'Huge victory' for bank customers

Click to follow
The Independent Online

Consumers were today set for a multi-billion pound compensation payout after banks lost a High Court challenge over controversial payment protection insurance.





In what was described as a "huge victory" for customers, the banking industry lost its claim that new rules on mis-selling PPI should not be applied retrospectively.



But in defiance of the Financial Services Authority, the banks said they would continue to refuse to handle some PPI claims until they had decided whether to appeal the decision.











The British Bankers' Association brought the action against the FSA and the Financial Ombudsman Service over new rules which came into force in December, and aim to ensure consumers are treated fairly, both when they buy PPI and when they complain about being mis-sold the cover.



But the regulations not only applied to policies that were taken out after December, but also to ones that were bought before the new regime was introduced.



Today's ruling paves the way for around three million people to receive compensation for being mis-sold the cover.



The FSA estimates PPI providers will have to pay out up to £1.3 billion in compensation for new complaints that are received during the coming five years, and up to £3.2 billion as a result of reviewing previous PPI sales and pro-actively contracting customers to offer them redress.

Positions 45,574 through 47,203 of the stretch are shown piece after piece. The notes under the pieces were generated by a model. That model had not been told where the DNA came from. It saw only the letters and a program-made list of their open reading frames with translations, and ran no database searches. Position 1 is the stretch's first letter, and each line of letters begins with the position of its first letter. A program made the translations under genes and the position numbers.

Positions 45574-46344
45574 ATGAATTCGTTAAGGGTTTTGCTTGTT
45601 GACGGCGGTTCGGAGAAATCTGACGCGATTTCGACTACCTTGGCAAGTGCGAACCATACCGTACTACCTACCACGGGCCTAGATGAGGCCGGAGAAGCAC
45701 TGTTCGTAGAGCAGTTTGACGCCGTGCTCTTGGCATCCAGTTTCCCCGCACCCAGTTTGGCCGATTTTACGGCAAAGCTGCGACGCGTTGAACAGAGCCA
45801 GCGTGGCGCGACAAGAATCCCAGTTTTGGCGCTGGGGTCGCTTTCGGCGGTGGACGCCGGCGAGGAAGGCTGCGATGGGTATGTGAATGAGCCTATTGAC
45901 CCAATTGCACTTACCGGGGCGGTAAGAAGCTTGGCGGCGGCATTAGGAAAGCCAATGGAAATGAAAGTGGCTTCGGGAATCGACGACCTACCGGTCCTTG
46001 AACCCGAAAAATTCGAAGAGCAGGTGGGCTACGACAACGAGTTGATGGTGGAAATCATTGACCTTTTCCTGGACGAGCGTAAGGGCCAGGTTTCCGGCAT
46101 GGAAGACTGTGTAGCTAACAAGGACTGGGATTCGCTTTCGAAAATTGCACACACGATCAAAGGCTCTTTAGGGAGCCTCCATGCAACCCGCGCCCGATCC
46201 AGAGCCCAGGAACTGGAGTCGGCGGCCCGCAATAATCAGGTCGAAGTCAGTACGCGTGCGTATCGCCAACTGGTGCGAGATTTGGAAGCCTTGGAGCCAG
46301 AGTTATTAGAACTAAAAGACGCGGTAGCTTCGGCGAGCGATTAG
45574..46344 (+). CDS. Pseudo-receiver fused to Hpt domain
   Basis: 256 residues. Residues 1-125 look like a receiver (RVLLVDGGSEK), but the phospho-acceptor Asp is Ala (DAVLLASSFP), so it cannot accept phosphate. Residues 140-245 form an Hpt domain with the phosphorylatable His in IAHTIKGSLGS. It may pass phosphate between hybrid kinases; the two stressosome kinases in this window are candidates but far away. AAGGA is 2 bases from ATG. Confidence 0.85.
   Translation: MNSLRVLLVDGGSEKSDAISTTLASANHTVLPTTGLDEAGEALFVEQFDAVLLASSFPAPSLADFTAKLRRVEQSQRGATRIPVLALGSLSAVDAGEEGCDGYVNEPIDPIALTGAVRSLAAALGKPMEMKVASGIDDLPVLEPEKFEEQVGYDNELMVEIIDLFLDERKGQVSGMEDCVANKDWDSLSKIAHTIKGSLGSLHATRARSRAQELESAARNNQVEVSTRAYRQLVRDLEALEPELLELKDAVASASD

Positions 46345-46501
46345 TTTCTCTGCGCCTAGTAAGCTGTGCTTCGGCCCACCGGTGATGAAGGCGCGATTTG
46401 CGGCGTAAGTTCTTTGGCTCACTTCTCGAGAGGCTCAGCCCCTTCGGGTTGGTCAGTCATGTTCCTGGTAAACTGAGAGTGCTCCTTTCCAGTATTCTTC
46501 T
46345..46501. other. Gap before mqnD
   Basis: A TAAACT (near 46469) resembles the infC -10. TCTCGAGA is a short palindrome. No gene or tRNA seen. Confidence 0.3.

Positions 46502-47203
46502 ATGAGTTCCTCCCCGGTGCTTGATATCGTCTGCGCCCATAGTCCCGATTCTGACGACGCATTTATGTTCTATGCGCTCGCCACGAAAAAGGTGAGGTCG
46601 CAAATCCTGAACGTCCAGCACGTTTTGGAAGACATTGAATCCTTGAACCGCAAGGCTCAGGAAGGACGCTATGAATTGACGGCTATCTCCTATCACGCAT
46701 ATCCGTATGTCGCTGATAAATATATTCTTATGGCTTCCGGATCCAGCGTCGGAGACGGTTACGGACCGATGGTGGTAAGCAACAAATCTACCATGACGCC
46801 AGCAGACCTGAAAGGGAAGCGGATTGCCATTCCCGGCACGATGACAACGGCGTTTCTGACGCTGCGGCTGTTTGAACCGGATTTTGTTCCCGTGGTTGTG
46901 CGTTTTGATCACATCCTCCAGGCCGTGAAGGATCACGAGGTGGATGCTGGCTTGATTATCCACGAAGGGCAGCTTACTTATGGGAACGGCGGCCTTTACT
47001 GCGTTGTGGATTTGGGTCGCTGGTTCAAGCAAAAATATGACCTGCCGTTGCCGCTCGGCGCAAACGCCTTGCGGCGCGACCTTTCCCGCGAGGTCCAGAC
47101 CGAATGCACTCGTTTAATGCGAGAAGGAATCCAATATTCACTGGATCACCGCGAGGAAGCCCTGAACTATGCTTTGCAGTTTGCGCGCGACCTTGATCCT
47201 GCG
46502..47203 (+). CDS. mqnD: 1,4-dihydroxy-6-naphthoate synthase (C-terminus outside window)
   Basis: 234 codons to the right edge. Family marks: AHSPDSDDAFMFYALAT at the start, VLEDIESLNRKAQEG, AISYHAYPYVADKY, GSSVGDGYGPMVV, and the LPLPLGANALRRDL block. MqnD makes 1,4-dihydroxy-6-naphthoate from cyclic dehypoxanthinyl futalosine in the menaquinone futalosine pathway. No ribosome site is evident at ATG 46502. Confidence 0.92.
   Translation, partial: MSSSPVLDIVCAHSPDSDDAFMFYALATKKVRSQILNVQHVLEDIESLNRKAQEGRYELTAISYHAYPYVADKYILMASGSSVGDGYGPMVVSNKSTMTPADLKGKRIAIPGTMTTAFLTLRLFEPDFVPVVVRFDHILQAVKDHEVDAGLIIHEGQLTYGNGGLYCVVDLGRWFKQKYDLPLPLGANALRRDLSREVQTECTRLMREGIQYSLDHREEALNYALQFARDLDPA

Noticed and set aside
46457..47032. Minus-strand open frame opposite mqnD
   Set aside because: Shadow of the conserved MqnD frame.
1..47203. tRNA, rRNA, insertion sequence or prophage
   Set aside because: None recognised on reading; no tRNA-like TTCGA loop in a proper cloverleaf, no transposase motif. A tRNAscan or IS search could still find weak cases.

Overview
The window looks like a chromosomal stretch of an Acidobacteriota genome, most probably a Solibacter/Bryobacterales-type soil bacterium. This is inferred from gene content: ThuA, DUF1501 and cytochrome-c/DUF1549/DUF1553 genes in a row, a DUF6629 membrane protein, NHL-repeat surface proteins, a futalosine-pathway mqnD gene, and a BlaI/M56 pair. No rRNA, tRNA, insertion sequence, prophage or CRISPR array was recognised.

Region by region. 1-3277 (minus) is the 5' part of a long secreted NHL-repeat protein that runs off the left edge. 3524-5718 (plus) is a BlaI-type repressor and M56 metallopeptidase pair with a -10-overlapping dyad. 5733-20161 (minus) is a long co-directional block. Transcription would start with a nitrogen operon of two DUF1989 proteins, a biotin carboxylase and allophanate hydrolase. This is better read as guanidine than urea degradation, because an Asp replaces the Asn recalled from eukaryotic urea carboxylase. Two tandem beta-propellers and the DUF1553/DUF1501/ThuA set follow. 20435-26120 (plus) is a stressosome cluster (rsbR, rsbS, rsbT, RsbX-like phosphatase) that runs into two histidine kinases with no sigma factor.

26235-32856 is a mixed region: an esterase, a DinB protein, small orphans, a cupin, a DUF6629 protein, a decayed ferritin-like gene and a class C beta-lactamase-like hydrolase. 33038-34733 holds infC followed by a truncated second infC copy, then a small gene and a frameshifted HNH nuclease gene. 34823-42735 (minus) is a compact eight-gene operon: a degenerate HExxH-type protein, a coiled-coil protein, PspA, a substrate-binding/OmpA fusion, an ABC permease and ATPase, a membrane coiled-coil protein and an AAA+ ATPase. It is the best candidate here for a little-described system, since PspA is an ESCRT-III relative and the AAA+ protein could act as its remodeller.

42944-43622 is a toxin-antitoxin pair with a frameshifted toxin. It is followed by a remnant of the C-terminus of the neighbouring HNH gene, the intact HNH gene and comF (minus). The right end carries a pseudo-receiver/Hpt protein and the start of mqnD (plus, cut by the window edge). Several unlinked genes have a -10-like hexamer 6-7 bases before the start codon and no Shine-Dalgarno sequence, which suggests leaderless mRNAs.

The British Bankers' Association expressed disappointment at the outcome.



A spokesman said: "We are disappointed with today's judgment and now need to consider the details of it very carefully as well as next steps, including whether it would be appropriate to apply for permission to appeal.



"Any complaints that are directly affected by the judicial review and therefore cannot be decided will continue to be placed on hold until the next steps have been decided."



But the ruling was welcomed by consumer groups, although they urged the banks not to introduce further delays in paying compensation.



Peter Vicary-Smith, chief executive of Which?, said: "Today's announcement is a huge victory for consumers.



"Instead of dealing with mis-selling, the banks are trying to wriggle out of paying up using the courts - this now has to stop."



Martin Lewis, creator of MoneySavingExpert.com, said: "The banks have behaved abominably. The hold has not been agreed by the FSA or Ombudsman, who have both lambasted it."



He called on the FSA to introduce a credible threat to banks that refused to handle the complaints, by warning them that their licence to do insurance business could be suspended until they processed them.



The FSA also welcomed the decisions and stressed that no waiver was in place allowing banks to put off handling complaints.



It said: "Our primary aim has always been to get proper redress, once and for all, for those with genuine complaints.



"We believe this decision signals the end of years of poor complaint handling and will trigger a dramatic improvement in the way customers are treated when complaining."



PPI covers debt repayments if the holder is unable to work due to an accident or illness or if they lose their job.



But a study by Citizens Advice found it had been mis-sold to some consumers who would never be able to claim on it, while other research found many people felt pressurised into taking it out alongside a loan or credit card and some people did not even realise they had bought it.



The insurance is currently the single most complained about product to the Financial Ombudsman Service, which has received more than 200,000 complaints on the issue and finds in favour of consumers in three-quarters of cases.

Comments